How Jordan Peterson and Kevin Costner Taught me the Meaning of Courage

Few virtues are as misunderstood today as the virtue of courage.

Courage is the act of choosing to press ahead in full knowledge that there may be danger ahead. It is this awareness of danger that differentiates genuine courage from mere naivete. A naive person may appear courageous simply because he underestimates the threat he is facing, like the fool in Proverbs 14:16 who “rages and is self-confident.”

But just as courage should not be confused with naivete, it should also not be confused with mere bravado. A person who overestimates his natural strength may appear brave in the face of threats, like the fool in Proverbs 27:12 who refuses to take refuge in the face of danger. Having an unrealistic perception of one’s own natural strength absolves one from needing to practice courage since it minimizes the reality of the danger one is actually facing. Only a weak person can have courage in the face of danger, for courage can only exist when there is the possibility of harm, hurt or failure.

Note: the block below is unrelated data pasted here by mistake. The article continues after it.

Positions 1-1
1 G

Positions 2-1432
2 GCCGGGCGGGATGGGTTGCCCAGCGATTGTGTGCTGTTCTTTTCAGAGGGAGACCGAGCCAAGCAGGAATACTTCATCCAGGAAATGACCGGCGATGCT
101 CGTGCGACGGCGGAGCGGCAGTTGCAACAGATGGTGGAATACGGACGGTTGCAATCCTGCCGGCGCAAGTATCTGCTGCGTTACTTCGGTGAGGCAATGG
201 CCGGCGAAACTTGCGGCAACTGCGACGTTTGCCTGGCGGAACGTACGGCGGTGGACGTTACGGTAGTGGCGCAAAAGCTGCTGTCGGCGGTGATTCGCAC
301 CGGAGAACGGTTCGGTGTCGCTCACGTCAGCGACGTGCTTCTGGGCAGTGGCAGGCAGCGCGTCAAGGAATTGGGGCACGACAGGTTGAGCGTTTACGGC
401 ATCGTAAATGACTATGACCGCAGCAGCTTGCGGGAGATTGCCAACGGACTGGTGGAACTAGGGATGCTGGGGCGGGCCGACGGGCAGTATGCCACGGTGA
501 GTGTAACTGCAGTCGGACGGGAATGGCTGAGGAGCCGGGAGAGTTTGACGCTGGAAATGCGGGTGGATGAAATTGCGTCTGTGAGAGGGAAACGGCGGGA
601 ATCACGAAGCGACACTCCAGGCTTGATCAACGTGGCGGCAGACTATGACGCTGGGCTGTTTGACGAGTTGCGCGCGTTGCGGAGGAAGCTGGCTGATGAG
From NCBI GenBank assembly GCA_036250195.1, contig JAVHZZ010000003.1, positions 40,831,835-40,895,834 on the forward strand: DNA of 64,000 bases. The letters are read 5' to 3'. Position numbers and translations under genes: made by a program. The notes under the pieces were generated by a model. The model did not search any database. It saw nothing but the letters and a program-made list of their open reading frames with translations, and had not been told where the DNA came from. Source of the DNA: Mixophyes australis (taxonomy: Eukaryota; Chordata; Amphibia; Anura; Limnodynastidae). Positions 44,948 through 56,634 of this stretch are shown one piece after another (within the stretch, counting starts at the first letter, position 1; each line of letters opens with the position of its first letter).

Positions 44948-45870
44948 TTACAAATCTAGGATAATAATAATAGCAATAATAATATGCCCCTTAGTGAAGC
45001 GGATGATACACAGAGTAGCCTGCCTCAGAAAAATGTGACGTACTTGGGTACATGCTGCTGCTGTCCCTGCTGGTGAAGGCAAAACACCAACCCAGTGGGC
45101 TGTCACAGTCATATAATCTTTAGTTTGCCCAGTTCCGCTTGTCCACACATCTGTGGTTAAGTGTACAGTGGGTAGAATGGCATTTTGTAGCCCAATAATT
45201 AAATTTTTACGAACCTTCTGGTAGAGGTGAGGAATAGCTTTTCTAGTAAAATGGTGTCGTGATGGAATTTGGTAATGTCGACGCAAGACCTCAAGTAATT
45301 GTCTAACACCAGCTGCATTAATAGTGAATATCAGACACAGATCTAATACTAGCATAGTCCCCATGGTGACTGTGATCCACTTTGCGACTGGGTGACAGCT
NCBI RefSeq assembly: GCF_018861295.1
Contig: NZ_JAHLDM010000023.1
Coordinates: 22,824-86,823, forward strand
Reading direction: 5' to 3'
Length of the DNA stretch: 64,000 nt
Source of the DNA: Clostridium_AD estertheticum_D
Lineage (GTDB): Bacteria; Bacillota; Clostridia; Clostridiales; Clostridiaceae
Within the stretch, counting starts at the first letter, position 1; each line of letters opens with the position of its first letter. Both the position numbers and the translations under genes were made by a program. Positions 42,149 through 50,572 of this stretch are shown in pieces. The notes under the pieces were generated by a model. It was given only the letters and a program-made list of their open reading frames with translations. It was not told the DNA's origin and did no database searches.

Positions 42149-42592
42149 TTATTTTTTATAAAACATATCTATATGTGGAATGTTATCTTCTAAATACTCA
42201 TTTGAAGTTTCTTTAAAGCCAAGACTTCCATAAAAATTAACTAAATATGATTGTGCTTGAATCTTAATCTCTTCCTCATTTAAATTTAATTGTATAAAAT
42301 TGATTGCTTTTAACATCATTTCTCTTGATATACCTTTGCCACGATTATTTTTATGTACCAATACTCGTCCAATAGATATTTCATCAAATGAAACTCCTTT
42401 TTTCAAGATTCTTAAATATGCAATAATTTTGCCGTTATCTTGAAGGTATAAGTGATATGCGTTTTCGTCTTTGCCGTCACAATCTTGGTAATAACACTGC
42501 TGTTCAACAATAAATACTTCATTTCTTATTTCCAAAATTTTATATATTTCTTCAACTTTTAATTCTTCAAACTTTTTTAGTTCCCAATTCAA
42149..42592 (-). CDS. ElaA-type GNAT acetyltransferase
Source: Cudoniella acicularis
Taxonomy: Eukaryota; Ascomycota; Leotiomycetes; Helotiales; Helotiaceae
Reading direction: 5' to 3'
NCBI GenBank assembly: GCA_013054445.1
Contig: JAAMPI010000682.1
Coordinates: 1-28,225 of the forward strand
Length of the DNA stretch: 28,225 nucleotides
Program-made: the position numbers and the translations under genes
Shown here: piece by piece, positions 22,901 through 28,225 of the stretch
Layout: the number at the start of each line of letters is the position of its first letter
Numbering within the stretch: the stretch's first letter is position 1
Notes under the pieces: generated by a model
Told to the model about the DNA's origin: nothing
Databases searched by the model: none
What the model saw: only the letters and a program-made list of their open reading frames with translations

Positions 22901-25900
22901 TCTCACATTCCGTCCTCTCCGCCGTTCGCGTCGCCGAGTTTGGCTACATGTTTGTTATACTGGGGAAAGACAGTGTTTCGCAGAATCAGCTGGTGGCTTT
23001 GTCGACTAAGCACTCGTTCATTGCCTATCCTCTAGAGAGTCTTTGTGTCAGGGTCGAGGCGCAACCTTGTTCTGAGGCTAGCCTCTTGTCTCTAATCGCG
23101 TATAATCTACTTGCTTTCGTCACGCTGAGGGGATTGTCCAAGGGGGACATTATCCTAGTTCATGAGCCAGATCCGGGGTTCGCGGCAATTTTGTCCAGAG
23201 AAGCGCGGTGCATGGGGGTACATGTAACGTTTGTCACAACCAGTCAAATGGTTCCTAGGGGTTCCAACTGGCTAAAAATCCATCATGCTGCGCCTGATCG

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A Day in the Life of a Janitor

Last week I decided to apply for a cleaning job someone told me about. Given that my work as a writer has recently slowed down, I was eager at the prospect of some extra income.

Cleaning might be just the right sort of part-time job for me, I thought, since I could listen to audio books and courses while I worked. It would essentially mean that I could be paid to do the thing I loved most of all: listen to courses and audio books!